# find max and min of: $f(x_1, x_2 ) = \ln(x_1) + \ln(x_2) - 2x_1-2x_2$?

I need to find max and min (if they exist) of the following function: $$f(x_1,x_2) = \ln(x_1) + \ln(x_2) - 2x_1-2x_2$$

On the set $$C = \{(x_1, x_2) ∈ R^2: x_1 \geq 1, x_2\geq 1, x_1+x_2 \leq 4\}.$$

I have checked that the Lagrange theorem assumptions hold, so that I can find the critical points solving the following system of equation:

$$\frac{1}{x_1}-2+\lambda_1 -\lambda_3=0$$

$$\frac{1}{x_2}-2+\lambda_2 -\lambda_3=0$$

$$\lambda_1(-x_1+1)=0$$

$$\lambda_2(-x_2+1)=0$$

$$\lambda_3(x_1+x_2-4)=0$$

$$-x_1\leq -1, -x_2\leq -1, x_1+x_2\leq 4$$

What is the best way to proceed, given that I would like to solve the problem via Lagrange first order conditions?

Concentrate on the third and fourth equations. There are several possibilities:

• $$x_1=x_2=1$$. This gives $$(1,1)$$, where $$f(x_1,x_2) = -4$$.
• $$\lambda_1=0$$, $$x_2=1$$. The last equation forces either $$x_1=3$$, giving the point $$(3,1)$$ with $$f(x_1,x_2) = -8 + \ln 4$$, or else $$\lambda_3=0$$. But if $$\lambda_3=0$$, then from the first equation, $$\frac{1}{x_1} - 2 = 0$$ so that $$x_1 = \frac{1}{2}$$, which is impossible. Thus from this case we get $$(3,1)$$, $$f(3,1) = -8 + \ln 3$$.
• $$\lambda_2 = 0$$, $$x_1=1$$. This is similar to the previous case, and gives the point $$(1,3)$$ with $$f(1,3) = -8 + \ln 3$$.
• $$\lambda_1 = \lambda_2 = 0$$. If $$\lambda_3=0$$ as well, then (from the first two equations) $$x_1=x_2 = \frac{1}{2}$$, which is impossible. Thus, $$\lambda_3\ne 0$$, and the first, second, and last equations together give $$x_1 = x_2 = 2$$, so we get $$(2,2)$$ with $$f(2,2) = -8 + \ln 4$$.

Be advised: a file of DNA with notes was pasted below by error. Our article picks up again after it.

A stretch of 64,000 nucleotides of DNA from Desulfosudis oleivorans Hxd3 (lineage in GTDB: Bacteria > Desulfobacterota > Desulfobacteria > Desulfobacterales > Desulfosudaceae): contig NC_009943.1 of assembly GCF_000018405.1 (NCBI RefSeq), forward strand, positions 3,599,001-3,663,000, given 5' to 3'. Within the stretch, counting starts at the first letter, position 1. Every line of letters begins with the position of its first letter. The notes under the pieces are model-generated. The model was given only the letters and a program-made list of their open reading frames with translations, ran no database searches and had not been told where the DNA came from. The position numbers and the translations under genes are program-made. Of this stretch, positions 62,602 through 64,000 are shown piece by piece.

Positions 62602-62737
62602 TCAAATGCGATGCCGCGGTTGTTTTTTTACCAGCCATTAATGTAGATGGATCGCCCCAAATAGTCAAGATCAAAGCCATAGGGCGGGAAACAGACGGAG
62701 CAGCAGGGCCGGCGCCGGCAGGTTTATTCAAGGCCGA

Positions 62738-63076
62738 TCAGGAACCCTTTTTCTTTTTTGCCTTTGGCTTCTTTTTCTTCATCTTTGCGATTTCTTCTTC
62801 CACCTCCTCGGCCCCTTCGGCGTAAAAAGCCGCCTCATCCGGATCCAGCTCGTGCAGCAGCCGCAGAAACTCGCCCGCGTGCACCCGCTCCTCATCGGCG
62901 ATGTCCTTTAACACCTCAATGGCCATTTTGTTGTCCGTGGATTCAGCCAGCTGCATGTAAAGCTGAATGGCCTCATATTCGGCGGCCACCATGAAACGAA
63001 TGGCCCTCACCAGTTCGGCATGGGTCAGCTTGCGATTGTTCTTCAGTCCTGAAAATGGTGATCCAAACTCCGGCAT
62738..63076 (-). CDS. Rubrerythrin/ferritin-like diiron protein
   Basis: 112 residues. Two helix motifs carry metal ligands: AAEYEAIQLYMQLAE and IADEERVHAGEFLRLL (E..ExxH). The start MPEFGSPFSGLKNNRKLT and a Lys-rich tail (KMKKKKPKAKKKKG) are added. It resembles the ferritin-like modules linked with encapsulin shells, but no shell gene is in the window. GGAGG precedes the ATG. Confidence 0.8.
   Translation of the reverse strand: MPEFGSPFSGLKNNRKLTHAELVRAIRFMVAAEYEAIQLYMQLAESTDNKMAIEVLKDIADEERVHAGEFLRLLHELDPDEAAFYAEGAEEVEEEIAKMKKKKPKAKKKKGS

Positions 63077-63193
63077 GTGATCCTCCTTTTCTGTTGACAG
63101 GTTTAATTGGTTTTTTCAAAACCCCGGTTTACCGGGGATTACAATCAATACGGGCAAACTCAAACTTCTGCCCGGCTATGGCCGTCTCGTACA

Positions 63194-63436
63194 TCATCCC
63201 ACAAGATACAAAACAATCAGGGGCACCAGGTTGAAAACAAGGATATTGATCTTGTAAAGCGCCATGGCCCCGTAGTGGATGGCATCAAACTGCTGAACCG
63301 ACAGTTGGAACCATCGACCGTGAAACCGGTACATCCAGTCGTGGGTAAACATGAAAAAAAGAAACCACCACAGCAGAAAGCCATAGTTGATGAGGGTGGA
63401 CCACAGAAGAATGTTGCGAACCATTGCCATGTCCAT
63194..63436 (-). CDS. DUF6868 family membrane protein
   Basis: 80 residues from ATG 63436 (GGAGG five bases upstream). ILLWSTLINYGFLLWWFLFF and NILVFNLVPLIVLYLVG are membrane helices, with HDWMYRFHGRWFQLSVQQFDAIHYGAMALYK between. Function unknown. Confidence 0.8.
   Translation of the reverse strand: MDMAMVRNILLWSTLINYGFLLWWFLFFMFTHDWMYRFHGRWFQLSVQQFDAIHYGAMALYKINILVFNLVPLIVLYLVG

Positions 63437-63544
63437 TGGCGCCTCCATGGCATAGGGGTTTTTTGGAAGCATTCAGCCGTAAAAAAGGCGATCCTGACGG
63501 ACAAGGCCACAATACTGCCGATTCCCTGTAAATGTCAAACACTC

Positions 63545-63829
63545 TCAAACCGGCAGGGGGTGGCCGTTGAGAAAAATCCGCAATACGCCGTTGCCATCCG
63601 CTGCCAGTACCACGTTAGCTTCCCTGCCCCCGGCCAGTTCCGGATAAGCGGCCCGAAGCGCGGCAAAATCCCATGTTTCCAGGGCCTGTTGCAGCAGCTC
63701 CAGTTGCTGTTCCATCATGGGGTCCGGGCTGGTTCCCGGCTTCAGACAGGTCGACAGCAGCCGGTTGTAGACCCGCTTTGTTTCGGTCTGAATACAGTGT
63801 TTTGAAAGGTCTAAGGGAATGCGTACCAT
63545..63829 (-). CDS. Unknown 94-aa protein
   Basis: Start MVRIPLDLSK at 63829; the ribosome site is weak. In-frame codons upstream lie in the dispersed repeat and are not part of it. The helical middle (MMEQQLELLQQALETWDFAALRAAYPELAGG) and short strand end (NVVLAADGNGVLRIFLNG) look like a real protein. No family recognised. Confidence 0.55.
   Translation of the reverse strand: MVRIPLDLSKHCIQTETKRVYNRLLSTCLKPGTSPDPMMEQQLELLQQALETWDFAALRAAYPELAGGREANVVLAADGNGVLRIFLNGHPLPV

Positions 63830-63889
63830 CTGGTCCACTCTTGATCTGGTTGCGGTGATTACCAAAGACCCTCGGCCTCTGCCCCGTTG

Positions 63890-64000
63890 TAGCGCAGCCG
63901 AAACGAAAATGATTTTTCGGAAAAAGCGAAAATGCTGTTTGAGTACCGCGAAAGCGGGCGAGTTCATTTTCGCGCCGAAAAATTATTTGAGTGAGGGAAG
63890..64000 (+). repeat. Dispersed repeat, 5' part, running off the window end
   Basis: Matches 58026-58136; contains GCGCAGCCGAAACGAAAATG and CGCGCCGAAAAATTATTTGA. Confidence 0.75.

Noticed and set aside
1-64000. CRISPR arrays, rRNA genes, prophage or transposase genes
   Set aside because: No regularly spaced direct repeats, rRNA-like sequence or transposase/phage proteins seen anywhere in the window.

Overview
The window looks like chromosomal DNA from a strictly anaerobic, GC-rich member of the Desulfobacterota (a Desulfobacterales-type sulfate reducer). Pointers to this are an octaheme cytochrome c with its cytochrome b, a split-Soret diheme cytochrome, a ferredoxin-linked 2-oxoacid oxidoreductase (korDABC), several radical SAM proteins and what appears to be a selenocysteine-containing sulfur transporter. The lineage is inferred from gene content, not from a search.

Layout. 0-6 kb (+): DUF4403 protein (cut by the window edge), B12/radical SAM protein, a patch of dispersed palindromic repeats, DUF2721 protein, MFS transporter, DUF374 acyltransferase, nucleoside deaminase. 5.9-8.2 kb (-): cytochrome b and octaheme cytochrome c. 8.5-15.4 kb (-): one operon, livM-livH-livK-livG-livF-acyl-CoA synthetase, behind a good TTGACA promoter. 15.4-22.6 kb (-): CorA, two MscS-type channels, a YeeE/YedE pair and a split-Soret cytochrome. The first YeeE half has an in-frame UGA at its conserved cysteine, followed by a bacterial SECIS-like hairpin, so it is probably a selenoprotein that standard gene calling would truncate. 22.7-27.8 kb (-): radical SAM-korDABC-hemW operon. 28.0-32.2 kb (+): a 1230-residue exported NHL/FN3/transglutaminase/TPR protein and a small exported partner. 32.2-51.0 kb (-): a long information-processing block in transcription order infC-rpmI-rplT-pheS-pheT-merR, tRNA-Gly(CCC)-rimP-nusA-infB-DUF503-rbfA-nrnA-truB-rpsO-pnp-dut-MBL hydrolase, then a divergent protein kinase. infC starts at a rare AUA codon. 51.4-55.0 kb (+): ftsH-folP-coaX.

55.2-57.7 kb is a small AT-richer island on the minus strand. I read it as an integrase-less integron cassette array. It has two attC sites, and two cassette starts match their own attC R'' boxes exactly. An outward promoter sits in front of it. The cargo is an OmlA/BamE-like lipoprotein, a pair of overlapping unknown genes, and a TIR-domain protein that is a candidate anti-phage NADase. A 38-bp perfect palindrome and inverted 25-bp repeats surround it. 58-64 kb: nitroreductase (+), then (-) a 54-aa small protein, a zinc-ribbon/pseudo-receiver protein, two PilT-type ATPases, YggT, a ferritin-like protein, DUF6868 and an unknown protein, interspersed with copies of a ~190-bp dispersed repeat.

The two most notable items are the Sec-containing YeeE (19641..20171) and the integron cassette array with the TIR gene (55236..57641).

The last solution is extraneous, so that $$f$$ achieves a minimum of $$-4$$ and $$(1,1)$$ and a maximum of $$-8 + \ln 3$$ at $$(1,3)$$ and $$(3,1)$$.

• Thank you for your answer, which is really clear. Only one question: why in the last case do you say that we may assume that $\lambda_3 \neq 1$? – LearningProb Jan 12 at 16:05
• My bad, see edit for fix. – rogerl Jan 13 at 1:37
• Thank you. I really have the last question: is it really necessary to focus on both 3) and 4)? I think it would be enough to focus on the third equation for example, splitting between $\lambda_1=0$ or $x_1=0$ and then this would be enough to get all possibilities. Am I correct? – LearningProb Jan 13 at 11:49
• Perhaps. I haven't worked it out. But if you have a path using only that equation, go for it. – rogerl Jan 13 at 15:37

Actually there is no need for Lagrange multipliers. In order to minimize/maximize $$\log(x y)-2(x+y)$$ over the triangle $$x,y\geq 1,x+y\leq 4$$ it is enough to consider $$\log(x(s-x))-2s$$ for a fixed $$s\in[2,4]$$ and for $$x$$ ranging from $$1$$ to $$s-1$$. This function shares its stationary points with $$x(s-x)$$, so the maximum is attained at $$x=y$$ and the minimum at $$x=1$$ or $$y=1$$. Considering $$x=y$$ we have to maximize $$2\log(x)-4x$$ over $$x\in[1,2]$$, and this is a decreasing function, since it has a negative derivative. Considering $$x=1$$ we have to minimize $$\log(y)-2y-2$$ over $$y\in[1,3]$$: this is a decreasing function too. Summarizing, the maximum of $$\log(xy)-2(x+y)$$ over the given triangle occurs at $$(1,1)$$ and the points of minimum are $$(1,3)$$ and $$(3,1)$$.